It seems like every team Alabama has faced so far this season has either been using a transfer QB or a true freshman. Arkansas is no exception, but this transfer is one we’ve seen before. The former Texas A&M castoff, Nick Starkel, was beat out by the mostly inept Kellen Mond a couple of seasons ago, and has now resurfaced to take over for the Razorbacks.
Arkansas runs a fairly standard pro-spread offense that operates solely from the shotgun, but uses a lot of tight end and H-back lead blocking in the back field. Starkel has the arm strength and accuracy to really stretch the field vertically and open up the short passing game and room for the running backs.
That said, the stats haven’t been too impressive. He’s got over 1000 passing yards (a respectable 7.1 yards/attempt), but is only completing 58% of his passes, and threw 5 interceptions in one game one time. Against San Jose State, no less. On top of that, he’s dealt with some injuries, and, as such, senior Ben Hicks played the entire game last week against Auburn.
Hicks has taken 10 sacks to only 3 from Starkel on nearly 33% less attempts, is only averaging 5.8 yards/attempt at a 50% completion rate. The difference, though, is that he’s only thrown one interception. Where Starkel has the high ceiling, Hicks is much less likely to go into a mind-melt and throw 5 picks in a game.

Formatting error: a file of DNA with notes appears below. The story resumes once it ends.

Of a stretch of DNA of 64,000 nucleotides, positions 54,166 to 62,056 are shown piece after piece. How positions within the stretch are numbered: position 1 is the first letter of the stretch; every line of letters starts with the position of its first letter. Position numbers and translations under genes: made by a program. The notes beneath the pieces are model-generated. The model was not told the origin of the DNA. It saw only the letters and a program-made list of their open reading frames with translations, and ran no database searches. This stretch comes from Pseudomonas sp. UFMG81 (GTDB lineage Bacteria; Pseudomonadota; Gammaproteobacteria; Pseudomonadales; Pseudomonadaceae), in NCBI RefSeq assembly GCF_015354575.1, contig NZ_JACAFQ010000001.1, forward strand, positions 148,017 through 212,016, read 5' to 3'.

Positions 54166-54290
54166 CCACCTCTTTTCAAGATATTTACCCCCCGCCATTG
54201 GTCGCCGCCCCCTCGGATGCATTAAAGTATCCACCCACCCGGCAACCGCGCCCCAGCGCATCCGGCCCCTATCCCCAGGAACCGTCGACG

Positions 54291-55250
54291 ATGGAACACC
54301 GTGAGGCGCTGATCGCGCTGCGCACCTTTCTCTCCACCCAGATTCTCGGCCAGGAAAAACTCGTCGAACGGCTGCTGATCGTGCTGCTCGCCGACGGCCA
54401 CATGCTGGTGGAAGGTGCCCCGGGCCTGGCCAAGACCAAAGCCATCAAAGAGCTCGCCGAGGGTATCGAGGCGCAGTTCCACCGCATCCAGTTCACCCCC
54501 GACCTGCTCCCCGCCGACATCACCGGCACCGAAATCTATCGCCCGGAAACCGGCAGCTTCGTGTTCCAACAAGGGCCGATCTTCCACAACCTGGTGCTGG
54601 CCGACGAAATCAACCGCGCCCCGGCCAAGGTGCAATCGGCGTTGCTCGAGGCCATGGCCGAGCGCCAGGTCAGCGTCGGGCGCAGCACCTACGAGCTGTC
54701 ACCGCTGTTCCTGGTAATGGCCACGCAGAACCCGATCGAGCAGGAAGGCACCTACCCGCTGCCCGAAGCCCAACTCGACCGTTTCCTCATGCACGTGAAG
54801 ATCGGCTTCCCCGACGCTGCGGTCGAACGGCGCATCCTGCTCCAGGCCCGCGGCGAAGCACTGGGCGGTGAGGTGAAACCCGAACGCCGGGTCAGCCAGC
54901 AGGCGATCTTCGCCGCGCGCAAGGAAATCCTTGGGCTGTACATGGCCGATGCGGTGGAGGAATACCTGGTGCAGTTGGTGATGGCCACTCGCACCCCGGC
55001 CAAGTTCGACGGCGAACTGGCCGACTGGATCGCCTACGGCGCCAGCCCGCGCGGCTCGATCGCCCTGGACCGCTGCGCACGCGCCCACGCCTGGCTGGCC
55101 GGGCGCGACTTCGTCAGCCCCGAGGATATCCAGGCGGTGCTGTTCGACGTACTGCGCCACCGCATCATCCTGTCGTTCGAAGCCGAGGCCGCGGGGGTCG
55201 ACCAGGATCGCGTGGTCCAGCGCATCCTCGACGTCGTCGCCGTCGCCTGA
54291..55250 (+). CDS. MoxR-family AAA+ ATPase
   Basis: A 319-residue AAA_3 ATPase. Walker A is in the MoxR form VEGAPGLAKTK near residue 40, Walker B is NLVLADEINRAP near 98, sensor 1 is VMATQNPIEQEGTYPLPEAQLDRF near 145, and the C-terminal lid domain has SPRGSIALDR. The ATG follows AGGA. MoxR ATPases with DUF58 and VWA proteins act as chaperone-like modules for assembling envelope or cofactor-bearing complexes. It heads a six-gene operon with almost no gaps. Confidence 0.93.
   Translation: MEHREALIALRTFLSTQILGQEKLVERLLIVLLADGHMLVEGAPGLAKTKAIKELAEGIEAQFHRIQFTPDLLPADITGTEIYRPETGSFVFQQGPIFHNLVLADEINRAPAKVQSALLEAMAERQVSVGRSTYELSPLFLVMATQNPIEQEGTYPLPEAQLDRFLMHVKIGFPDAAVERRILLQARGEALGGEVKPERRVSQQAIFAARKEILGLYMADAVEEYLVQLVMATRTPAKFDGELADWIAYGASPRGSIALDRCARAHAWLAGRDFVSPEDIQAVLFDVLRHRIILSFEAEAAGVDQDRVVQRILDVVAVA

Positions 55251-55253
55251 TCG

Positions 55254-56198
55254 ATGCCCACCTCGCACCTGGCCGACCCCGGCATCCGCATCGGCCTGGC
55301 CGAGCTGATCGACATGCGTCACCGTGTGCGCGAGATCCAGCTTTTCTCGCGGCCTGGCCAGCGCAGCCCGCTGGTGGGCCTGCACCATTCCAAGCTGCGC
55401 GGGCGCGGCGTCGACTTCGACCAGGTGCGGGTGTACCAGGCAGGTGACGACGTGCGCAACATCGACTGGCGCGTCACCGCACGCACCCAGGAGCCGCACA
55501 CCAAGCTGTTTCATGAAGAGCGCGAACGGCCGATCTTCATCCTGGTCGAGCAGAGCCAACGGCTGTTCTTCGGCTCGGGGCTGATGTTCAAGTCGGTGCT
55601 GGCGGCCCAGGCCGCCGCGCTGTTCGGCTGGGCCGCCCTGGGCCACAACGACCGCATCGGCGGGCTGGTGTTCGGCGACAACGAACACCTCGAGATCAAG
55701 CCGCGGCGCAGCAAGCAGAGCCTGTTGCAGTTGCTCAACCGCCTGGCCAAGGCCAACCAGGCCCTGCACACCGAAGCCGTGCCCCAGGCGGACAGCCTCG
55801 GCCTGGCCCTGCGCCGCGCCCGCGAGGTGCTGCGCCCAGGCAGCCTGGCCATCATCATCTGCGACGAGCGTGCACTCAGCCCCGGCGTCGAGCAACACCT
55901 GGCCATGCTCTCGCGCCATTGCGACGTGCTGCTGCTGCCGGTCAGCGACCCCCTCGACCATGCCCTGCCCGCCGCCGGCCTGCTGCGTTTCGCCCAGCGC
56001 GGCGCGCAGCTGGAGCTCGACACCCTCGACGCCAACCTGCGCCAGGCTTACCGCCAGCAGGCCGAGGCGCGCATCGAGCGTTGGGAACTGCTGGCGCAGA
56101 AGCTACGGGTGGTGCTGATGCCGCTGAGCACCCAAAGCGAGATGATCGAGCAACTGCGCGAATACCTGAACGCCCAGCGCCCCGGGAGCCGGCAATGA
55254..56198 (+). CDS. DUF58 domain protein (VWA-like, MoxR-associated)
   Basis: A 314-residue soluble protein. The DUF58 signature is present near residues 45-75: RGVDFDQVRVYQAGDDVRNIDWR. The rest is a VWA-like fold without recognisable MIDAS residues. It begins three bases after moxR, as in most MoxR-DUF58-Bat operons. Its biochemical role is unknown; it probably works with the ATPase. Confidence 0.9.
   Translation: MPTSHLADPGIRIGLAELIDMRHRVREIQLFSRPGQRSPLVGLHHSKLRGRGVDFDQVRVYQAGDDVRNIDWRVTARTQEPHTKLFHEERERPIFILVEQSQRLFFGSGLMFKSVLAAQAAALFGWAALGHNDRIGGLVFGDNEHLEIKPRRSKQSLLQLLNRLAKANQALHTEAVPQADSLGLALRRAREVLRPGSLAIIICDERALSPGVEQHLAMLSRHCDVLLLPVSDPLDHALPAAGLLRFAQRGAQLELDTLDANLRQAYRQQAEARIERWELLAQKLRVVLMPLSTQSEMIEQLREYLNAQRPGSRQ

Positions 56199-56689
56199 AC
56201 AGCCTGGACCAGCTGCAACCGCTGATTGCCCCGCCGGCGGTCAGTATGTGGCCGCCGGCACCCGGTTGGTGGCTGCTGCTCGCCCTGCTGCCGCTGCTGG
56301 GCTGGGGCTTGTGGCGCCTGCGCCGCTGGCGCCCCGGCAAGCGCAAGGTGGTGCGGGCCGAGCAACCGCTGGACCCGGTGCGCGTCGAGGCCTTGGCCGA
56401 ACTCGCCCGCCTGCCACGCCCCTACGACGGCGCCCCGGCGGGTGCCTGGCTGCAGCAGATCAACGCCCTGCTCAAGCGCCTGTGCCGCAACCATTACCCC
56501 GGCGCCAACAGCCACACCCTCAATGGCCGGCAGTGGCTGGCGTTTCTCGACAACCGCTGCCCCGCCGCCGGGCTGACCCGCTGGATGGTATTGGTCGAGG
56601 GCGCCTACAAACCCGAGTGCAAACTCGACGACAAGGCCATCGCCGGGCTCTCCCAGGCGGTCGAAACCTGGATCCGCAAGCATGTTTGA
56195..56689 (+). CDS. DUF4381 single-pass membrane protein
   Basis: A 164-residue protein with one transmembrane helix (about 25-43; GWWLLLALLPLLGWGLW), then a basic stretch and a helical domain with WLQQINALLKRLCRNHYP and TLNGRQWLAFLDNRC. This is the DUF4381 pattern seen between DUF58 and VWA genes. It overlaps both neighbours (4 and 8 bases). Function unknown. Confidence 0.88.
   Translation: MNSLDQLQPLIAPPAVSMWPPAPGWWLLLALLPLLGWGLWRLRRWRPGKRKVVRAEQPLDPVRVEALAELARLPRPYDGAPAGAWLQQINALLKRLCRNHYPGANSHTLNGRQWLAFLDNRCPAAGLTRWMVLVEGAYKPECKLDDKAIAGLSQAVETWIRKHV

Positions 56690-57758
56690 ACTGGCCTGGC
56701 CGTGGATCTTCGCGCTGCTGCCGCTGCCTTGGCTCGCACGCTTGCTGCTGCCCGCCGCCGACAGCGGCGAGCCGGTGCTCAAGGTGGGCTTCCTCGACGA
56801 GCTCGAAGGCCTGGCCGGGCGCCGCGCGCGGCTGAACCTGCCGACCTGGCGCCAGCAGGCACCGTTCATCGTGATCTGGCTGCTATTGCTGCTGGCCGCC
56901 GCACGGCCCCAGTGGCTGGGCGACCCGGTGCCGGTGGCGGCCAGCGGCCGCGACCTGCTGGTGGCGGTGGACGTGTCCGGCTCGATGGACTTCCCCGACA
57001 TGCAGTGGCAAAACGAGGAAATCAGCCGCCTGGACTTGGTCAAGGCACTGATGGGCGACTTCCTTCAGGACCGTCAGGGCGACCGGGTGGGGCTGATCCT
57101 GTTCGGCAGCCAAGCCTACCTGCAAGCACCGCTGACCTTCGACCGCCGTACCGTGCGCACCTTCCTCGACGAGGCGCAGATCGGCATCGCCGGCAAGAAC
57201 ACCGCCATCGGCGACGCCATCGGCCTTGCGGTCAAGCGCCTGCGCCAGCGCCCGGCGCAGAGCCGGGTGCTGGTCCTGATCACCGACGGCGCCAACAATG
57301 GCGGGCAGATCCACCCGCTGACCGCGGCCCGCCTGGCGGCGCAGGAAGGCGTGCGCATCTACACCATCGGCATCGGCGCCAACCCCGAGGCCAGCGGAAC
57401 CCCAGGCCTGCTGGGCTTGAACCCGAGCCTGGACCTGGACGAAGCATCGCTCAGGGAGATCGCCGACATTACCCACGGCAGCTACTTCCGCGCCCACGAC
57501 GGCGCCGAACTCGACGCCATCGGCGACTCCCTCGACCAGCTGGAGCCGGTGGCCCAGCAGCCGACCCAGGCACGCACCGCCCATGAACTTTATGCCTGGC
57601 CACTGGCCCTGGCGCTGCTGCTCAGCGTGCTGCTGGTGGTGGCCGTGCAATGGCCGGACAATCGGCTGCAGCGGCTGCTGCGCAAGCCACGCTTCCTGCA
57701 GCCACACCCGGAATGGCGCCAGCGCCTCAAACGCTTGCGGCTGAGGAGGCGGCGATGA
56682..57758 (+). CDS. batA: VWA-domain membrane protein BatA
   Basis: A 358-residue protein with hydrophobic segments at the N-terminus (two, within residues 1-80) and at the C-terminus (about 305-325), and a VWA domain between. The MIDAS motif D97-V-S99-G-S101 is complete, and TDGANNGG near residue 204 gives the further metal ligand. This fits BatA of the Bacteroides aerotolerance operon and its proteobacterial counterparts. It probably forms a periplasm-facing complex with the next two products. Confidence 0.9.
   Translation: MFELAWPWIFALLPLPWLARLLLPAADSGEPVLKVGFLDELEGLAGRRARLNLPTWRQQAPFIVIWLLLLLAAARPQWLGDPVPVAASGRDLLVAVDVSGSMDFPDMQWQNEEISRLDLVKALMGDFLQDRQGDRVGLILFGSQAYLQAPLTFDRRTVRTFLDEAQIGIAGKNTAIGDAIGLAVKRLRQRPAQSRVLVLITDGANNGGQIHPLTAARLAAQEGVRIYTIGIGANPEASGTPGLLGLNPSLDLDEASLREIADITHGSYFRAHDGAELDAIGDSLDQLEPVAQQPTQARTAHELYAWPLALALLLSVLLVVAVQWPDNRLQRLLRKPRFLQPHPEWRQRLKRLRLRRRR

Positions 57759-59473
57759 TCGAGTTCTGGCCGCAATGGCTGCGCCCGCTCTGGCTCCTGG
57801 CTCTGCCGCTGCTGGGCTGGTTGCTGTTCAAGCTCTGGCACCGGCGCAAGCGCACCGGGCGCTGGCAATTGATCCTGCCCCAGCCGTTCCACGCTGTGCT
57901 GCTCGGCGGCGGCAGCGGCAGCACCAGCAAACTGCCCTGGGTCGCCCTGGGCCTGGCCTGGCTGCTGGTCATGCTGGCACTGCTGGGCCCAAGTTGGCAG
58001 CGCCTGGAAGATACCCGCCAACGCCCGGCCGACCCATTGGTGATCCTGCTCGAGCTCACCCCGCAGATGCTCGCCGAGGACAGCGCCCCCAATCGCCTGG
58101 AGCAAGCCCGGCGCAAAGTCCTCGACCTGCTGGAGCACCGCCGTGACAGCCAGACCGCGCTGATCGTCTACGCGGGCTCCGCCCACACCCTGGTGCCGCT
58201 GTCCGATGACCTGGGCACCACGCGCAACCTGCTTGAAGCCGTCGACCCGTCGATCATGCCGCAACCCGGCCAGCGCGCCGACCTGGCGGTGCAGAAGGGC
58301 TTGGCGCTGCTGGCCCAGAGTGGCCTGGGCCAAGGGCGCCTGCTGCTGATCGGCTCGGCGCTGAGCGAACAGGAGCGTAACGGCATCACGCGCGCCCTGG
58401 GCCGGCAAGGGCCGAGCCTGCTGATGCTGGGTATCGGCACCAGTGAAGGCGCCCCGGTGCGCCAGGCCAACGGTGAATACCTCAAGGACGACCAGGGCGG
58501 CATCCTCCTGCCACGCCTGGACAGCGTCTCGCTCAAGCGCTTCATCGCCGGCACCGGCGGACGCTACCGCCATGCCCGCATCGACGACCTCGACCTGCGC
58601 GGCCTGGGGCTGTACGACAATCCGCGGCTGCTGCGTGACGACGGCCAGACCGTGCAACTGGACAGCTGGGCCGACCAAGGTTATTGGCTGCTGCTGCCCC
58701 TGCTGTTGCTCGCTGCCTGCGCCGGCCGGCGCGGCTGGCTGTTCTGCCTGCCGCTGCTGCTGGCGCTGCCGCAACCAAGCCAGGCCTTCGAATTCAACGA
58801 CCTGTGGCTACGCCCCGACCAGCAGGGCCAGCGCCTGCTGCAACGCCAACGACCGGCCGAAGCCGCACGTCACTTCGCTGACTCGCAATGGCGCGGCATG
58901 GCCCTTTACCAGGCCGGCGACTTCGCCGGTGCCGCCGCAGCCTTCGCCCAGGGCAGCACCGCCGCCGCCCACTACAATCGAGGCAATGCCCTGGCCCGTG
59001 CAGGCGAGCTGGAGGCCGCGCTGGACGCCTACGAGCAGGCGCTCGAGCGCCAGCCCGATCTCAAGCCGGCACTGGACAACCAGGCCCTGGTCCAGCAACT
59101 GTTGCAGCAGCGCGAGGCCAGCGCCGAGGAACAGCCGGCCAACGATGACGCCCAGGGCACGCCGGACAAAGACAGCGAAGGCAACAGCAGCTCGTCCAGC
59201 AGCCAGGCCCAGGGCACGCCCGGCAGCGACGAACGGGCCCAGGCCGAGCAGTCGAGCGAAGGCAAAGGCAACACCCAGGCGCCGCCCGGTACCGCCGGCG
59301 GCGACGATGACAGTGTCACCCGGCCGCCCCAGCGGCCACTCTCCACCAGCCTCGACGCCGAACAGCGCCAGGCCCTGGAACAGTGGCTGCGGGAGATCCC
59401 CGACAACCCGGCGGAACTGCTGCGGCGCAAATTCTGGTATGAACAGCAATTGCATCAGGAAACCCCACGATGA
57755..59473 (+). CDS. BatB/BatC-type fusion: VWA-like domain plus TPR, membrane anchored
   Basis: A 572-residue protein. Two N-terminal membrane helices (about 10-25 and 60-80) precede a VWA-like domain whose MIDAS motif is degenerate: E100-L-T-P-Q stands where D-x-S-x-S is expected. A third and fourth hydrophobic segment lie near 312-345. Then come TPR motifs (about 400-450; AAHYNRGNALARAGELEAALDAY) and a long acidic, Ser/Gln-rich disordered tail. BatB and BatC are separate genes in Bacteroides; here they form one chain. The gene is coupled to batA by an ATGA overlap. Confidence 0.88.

In any case, the two have combined for a 37% passing success rate and a 7.3% explosive pass rate, which, uh, is not good. Like, hovering just inside the top 100 in FBS bad.
The top target for the Razorbacks is do-it-all senior tight end Cheyenne O’Grady. The nearly 260-pound man is known for his blocking, but also leads the team with 29 catches and 359 yards. Next is the towering 6’5” freshman receiver, Trey Knox, with 357 yards, though he’s notably cooled off some from the the first three games of the season.
Sophomore Mike Woods has 319 yards of his own, while 6’3” 225-lb freshman Treylon Burks leads the receiving group with an outstanding 34% explosive catch rate.
In the running game, Rakeem Boyd and Devwah Whaley (who seems like he’s been the #2 at Arkansas for a decade now) split carries about 70-30. With 656 yards on a 5.5 yards per carry mark, Boyd has been a consistent runner up the middle all season long, coming in with a 45% success rate.
Whaley, on the other hand, has a higher explosive rate (8% to 6%), but is sitting at a 33% success rate and a rather ugly 25% stuff rate. That said, the elusive back also has 11 catches this year as a receiving weapon out of the back field.
To be frank, there seems to be little hope for the Arkansas offense this week. Alabama’s biggest defensive issue has been getting stuffs in the run game, but the Arkansas offense has been nearly as bad at giving them up. On the other hand, the Razorback offense is in contention for the worst in the entire league at giving up havoc plays. They’ve been somewhat okay at getting explosive rushes with Whaley at running back— an area that Alabama’s defense has also been more than happy to surrender, but, again, the Tide’s defense is still multiple tiers ahead of their offense there.
With Tua Tagovailoa out, the Tide defense really buckled down in the second half against Tennessee. If they continue to play like they did, then they will have a very good shot to holding the Razorbacks to single-digits, if not a total shut-out.